The Real Mirror

Words by: Vivian Tang 
Art by: Brooke Stevens

As the year 2021 bloomed, a prevailing pandemic saw us once again recoil in our homes, clinging to any frothy distraction. Enter Big Brother, The Bachelor, RuPaul’s Drag Race Down Under — shows at the epicentre of Australian reality TV to cure us from our daily burnout. Yet even they no longer provide a place of security or refuge. A misguided fantasy. BIPOC evicted. Sashayed away. Given a rose, only to be punctured by a thorn. 

Wait, but why are they the first to leave? 

A mere coincidence or by design? It begs the question, is Australian reality TV the mirror in which we see racism play out?

The spaces we inhabit on screen as Black, Indigenous, People of Colour (BIPoC), are either non-existent or hollow, relaying a damaging message. As Junot Diaz, Dominican American writer and Pulitzer Prize winner, simply stated “there’s this idea that monsters don’t have reflections in [the] mirror…if you want to make a human being into a monster, deny them, at the cultural level, any reflection of themselves.” Hence, our process of identity shatters. Caged in a panopticon of mirrored cells where the only enemy is, us. 

It’s a trauma that cannot be choreographed. 

An estimated three in four Australians from non-European backgrounds suffer discrimination due to their ethnicity. In fact, the majority widely recognise that racism is still largely prevalent in today’s Australia. Though there’s an inkling to overturn these injustices, the country’s inability to address race meaningfully is unavoidably sheltered under the thin veil of the Union Jack and White Commonwealth. Reality programs such as Bondi Rescue prove the sentiment is just as much cause as it is effect in the content we see. Reigning over a decade in a prime-time slot, the show fails to go unnoticed, parading an aspirational image of ‘Australian-ness’ —  we are one, and all, we are a White homogenous fantasy. 

Is it an enduring vanity affair? Are we as a nation too patriotic, progressive, focused on the next step forward that we’re reserving space for White, thin, heterosexual figures on land that is in fact Black, borrowed and splintering?

The stories on screen are the stories that tell us who we can be and allowing racism to perform on Australian screens, lends acceptability. It’s why microaggressions and throwaway comments remain, translating to an unwavering, universal language of indifference. “Wow, his English is pretty good.” “I can’t understand a word she’s saying.” “She’ll be out of here before the first ceremony.” “That poor fella’s got no chance.”

But how can we empathise with BIPoC when their roles are given nothing to relate to? Because it’s not just the burden of underrepresentation breaking people of colour, but the types of representation.

BlPoC are not monolithic. Yet our token characters are predetermined, manufactured in a warehouse of distrust and fettered imagination. Diluted, flawed, reliably subordinate, they seek to be redeemed when they do no wrong. Seek forgiveness when they do no such harm. And internalise their anger when their frustrations are subliminally unacknowledged. Because a single misstep outside the coloured lines is a reminder of where we stand in the stencilled hierarchy, unable to erase the fact that one Asian man is not going to represent all Asian men nor is one Black woman able to represent all Black women. Given the smallest space to perform, we’re forced to manoeuvre, shrug, keep our head down, shed all individual quirks in service to the reigning narrative that speaks to ‘our’ Australia.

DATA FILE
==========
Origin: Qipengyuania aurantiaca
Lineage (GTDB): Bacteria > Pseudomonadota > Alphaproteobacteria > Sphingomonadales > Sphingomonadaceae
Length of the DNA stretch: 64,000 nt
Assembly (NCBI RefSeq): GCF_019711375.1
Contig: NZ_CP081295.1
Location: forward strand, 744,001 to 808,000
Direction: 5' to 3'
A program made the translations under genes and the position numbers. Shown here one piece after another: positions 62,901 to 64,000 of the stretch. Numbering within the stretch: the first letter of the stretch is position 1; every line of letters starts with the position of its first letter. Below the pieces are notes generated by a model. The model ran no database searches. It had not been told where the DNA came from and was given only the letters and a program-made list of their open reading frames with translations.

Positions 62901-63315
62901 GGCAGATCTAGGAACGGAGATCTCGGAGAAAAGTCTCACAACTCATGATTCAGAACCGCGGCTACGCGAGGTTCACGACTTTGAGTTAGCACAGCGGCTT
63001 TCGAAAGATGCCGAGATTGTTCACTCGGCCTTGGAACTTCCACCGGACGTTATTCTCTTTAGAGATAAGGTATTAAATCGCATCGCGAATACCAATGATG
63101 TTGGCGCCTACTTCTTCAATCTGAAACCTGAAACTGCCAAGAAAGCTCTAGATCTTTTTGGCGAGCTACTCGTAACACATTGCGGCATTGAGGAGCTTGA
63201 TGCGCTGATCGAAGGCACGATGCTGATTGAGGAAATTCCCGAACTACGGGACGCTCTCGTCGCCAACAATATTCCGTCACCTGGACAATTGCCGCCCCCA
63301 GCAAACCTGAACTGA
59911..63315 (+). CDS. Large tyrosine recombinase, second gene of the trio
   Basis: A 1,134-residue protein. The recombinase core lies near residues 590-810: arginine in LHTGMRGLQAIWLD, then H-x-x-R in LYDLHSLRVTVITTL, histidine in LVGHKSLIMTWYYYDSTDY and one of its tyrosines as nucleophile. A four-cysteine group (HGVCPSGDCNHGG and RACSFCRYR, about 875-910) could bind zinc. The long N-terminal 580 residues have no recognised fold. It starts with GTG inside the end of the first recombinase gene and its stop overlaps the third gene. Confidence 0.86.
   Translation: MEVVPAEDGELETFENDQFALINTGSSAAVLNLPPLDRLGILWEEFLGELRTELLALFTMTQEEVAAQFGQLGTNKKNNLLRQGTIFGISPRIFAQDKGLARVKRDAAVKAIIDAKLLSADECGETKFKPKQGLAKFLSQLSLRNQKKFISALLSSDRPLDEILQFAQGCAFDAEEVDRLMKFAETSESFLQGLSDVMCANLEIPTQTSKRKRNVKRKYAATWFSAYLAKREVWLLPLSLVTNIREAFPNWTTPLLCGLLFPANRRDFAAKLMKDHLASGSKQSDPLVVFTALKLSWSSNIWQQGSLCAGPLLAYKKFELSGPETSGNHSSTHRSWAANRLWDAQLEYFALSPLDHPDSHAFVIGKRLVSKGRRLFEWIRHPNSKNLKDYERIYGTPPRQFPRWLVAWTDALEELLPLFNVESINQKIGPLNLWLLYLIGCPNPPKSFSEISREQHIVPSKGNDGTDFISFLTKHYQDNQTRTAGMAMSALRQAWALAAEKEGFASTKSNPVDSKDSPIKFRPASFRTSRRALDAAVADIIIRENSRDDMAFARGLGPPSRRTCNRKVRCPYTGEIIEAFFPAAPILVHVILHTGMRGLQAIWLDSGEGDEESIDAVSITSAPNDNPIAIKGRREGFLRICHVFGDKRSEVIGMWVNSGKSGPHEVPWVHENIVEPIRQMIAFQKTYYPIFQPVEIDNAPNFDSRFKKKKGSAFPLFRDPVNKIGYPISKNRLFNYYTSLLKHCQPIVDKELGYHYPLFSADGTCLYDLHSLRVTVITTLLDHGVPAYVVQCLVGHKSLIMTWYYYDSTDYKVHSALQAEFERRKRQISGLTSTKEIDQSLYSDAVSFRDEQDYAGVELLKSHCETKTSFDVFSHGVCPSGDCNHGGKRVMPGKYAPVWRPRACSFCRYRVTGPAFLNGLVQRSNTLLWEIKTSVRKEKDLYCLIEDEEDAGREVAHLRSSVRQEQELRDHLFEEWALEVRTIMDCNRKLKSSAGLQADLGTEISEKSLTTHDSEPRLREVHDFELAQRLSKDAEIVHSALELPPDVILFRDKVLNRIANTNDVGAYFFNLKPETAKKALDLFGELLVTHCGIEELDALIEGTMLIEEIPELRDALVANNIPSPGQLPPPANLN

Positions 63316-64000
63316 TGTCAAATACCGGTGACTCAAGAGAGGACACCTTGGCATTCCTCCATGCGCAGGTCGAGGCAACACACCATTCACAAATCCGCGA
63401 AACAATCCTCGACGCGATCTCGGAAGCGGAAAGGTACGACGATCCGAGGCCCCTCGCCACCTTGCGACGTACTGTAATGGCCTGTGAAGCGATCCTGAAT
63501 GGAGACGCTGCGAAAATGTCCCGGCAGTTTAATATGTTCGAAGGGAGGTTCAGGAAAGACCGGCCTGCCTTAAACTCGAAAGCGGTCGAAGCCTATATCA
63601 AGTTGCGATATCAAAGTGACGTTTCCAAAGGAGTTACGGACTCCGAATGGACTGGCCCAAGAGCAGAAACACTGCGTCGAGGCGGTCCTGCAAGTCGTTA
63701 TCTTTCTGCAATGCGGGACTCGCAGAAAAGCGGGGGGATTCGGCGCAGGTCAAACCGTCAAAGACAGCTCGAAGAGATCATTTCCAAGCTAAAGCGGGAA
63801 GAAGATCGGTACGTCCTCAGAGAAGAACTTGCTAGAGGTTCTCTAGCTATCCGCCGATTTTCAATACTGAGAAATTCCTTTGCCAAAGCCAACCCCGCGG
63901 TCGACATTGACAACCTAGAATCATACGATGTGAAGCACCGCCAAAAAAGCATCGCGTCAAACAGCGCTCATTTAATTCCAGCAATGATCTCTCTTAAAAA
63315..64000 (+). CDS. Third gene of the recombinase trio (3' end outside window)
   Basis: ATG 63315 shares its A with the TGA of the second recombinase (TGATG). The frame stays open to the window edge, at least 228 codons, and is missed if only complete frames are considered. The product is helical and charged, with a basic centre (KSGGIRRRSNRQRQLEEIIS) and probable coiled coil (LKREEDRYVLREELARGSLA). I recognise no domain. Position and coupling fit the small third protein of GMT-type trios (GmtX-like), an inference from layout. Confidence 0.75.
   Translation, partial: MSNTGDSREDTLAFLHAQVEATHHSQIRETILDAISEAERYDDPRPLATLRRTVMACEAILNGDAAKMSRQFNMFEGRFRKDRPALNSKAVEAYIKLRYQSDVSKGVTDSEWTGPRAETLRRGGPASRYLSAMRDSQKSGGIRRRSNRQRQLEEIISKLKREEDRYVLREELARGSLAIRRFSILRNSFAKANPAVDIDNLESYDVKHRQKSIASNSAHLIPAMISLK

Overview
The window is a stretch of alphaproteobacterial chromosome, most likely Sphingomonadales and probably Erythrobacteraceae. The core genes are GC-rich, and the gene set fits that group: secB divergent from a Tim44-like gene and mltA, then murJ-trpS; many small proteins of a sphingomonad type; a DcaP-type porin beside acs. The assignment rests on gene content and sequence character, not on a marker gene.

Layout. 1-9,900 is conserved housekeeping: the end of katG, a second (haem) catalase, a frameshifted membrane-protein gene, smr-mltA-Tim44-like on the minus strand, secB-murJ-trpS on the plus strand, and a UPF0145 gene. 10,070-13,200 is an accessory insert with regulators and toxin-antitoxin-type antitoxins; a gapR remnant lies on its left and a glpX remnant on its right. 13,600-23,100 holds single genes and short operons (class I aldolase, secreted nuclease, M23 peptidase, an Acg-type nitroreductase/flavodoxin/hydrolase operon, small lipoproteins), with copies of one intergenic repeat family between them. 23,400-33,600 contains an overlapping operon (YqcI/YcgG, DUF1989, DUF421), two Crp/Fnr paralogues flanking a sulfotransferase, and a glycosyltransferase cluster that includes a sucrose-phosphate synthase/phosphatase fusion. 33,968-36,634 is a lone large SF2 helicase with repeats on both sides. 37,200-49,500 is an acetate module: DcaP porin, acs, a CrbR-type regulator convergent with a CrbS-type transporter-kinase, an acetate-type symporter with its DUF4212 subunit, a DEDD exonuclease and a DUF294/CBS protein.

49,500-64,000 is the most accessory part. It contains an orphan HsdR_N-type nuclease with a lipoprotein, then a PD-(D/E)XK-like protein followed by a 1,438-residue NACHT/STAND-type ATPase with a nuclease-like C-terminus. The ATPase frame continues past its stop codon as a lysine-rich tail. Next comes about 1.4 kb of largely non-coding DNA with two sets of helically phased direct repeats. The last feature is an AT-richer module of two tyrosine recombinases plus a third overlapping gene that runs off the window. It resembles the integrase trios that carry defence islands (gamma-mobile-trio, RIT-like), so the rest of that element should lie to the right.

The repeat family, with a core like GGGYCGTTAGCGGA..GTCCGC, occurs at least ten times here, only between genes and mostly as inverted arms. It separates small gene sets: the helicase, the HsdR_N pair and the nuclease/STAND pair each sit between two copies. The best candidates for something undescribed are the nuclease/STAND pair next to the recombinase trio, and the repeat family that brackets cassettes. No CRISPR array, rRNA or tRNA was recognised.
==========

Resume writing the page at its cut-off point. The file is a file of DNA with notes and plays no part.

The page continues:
It’s a symptom of validating stale stereotypes. We’re hypersexual or emasculated, brazen or timid, frail or conniving. A series of monolithic extremes, that fail to parallel true diversity. It’s why the first three to be eliminated from this year’s Big Brother, Korean man Soobong Hwang, Fijian-Australian Laura Coriakula, and Chinese-Australian Allan Liang, is no longer a coincidence. 

When we fail to normalise nuance, we fail to humanise those that make up the rugged fabric of our society. When we fail to recognise our strengths in diversity, we surpass an opportunity for redemption and develop the need for salvation. The reality is, BIPoC are not a quota to be met nor a number to be added. Alongside executives, directors, writers, and producers, we all have a responsibility to engage in meaningful inclusivity. When the whole country is watching, the power to redefine these portrayals is not a privilege but a necessity. Simply put, when given a large stage, why throw away the mic?  

It’s easy to adopt a perceived closeness to reality TV contestants. They saturate social, cultural conversation and interactions. They’re in our homes. We hear them speak. We bridge a bond through their story. In this instance, I push aside the borders of race and speak simply as a person that seeks to belong; I no longer want to put effort into an illusion. There are real cracks in the way we interact with one another. There are even more damning cracks in our system. Innately, we were meant to operate without borders. I believe we still can. Take away Black, White, boy, girl, the norm and disparate — there beneath lies the real world

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